The revaluation of the technique is one of the events that most affected modern society, but what is it about?
Looking around we could notice that we are surrounded by products of the technique, nonetheless, or exactly for this reason perhaps, we don’t realize how much it affects our everyday lives. It may seem odd, at a time when hostilities against it are increasing, that there was a time when we had to work hard to give the technique a dignity.
For the widest part of ancient and medieval thought, an opposition occurs between technique and science, between the forms of knowledge aimed at the practice and those aimed at the contemplation of truth, which has its basis in the opposition between slaves and free men. According to this tradition, knowledge is an end in itself, not subjected to external purposes: the role of science is exclusively that of research and contemplation of the truth and it begins only after the material needs of life have already been met. This concept of science seems to be founded on an economic system proper of a slave society, in which there is no need of build and use any machinery at the purpose of improving human working conditions. To this, moreover, joins the contempt for who exercises manual activities and for those same activities excluded from the cultural environment. Indeed, liberal arts have this name because they are peculiar to free men, to whom the exercise of mechanical arts did not belong, since it was proper of slaves.
The decline of this vision of science and of the world, took place during the Italian Renaissance, during which a new culture made its way, a culture in which the interest for the classics and that for the technique, theory and practice converged. But this didn’t occur in the typical places of knowledge, that is universities or convents, but instead in the workshops of artisans, where together with manual arts they taught to the aspiring painters, sculptures, engineers, technicians and manufacturers maths and the rudiments of anatomy and optics. It was just the fusion of technical and scientific activities that brought to the attribution of the bourgeois of the artist.
The revaluation of mechanical arts goes on with a recurring affirmation in many writings of the 16th century, both technical-scientific and humanistic, that is that manual activities are useful for the progress of knowledge and even more than those philosophical constructions that prevent or restrict the exploration of nature by the human being. The superiority of a useful science over a disinterested science is thus affirmed and the dignity that was once denied to these activities is recognized.
The prerequisite of this cultural upheaval was the socio-economical development that involved the European continent. The development of some fields, for instance that of engineering, navigation, mining and military art, gave birth to new problems for which a logic of invention was spreading, concerned with designing new methods to extend the possibility of men’s dominion over other men and over nature.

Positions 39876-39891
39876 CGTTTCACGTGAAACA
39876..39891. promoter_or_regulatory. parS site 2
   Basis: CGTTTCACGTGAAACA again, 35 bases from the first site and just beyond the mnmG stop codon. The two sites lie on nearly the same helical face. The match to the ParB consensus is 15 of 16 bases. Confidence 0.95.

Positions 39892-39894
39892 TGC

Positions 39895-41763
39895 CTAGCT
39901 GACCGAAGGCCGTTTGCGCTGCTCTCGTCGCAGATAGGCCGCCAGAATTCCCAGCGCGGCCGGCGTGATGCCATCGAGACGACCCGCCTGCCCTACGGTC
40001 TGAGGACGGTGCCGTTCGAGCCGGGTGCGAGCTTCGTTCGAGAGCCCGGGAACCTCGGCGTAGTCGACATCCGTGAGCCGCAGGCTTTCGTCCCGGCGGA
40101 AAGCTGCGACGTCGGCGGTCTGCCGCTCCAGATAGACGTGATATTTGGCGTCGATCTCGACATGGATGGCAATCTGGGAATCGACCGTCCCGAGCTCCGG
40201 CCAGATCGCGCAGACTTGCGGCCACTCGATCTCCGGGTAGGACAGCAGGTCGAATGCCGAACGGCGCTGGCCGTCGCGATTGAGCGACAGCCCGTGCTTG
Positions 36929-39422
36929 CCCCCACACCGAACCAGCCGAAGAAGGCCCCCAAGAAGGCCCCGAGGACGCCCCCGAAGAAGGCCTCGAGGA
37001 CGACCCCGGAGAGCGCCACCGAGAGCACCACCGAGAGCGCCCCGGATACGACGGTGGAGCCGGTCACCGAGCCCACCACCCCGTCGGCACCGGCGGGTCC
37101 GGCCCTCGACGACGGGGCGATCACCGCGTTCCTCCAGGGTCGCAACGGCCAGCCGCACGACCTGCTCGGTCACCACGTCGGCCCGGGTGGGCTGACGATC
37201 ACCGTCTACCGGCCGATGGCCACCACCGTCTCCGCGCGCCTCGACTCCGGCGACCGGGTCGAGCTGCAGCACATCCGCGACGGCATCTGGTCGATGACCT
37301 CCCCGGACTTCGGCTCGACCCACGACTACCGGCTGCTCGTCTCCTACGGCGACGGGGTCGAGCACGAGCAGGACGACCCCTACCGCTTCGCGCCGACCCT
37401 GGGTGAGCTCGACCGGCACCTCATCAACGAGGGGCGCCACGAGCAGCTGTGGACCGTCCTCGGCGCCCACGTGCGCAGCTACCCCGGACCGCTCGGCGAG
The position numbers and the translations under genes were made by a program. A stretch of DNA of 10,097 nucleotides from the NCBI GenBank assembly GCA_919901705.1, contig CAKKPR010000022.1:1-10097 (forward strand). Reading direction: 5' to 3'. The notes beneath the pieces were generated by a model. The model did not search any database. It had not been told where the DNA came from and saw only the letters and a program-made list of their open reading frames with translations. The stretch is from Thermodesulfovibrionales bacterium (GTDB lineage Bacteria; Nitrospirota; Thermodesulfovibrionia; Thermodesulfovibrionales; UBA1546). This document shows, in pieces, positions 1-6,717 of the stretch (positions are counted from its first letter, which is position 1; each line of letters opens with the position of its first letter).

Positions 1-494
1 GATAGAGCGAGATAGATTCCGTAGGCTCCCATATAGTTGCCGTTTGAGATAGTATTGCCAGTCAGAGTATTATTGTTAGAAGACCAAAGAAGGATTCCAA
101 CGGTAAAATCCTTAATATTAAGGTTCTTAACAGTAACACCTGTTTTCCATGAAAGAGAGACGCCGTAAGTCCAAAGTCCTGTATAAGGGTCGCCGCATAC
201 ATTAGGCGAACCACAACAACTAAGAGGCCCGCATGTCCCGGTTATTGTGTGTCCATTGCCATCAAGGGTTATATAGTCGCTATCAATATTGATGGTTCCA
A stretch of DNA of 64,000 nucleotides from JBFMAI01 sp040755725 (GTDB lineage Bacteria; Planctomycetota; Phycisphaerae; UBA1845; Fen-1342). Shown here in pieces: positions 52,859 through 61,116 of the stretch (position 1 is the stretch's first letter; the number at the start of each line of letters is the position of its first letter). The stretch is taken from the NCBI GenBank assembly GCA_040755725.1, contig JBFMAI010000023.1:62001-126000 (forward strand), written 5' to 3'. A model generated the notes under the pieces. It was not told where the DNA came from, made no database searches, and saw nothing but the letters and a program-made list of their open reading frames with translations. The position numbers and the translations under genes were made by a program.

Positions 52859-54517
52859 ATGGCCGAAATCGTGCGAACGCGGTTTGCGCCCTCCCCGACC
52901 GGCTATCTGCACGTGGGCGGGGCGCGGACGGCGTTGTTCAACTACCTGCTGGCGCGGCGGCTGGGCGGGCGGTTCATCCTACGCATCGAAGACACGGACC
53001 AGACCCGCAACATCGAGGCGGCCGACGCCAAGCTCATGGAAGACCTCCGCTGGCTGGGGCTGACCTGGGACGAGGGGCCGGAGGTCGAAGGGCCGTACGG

Besides, the willingness of dominion and the conception of a knowledge that is at a time practical and theoretical, are found also in the practice and in the writings of the alchemists and magician of the Renaissance. Even them contributed to the spread of that new consideration of the technique. But, if in some cases magical thought and scientific thought converge on the essential identification on natural and artificial things and on the union of practical and theoretical knowledge, in other cases science gives up fundamental magical assumptions, above all the omnipotence of thought and identification of I-world: it is just indirectly that humanity can assert a sort of power on nature and the mean that allows it is the technique.
Moreover, for science – at least in the first part of modern era – the dominion above nature is not its ultimate purpose. As the historian of ideas Paolo Rossi reminds us,
None of the greatest philosopher and scientists that gave way to the Scientific Revolution never believed that man’s liberation could be entrusted to the science and the technique as such. The instauration of man’s power above nature, the advancing of knowledge appeared as values only if realized in a wider context that concern with religion, moral, politics.” (Rossi, Il tempo dei maghi, p. 116).
For a first deepening of these themes, please refer to P. Rossi, I filosofi e le macchine. 1400-1700, Milano, Feltrinelli, 2017; P. Rossi, La nascita della scienza moderna in Europa, Roma-Bari, Laterza, 2000; P. Rossi, Il tempo dei maghi. Rinascimento e modernità, Milano, Raffaello Cortina, 2006.
Dottoressa triennale in Lingue per il Commercio. Ciò che più mi appassiona è lo studio di culture diverse dalla mia, nella consapevolezza che ciò possa portare ad una crescita personale. Sono convinta che tutte le arti e le singole culture debbano essere esaltate e valorizzate nella giusta misura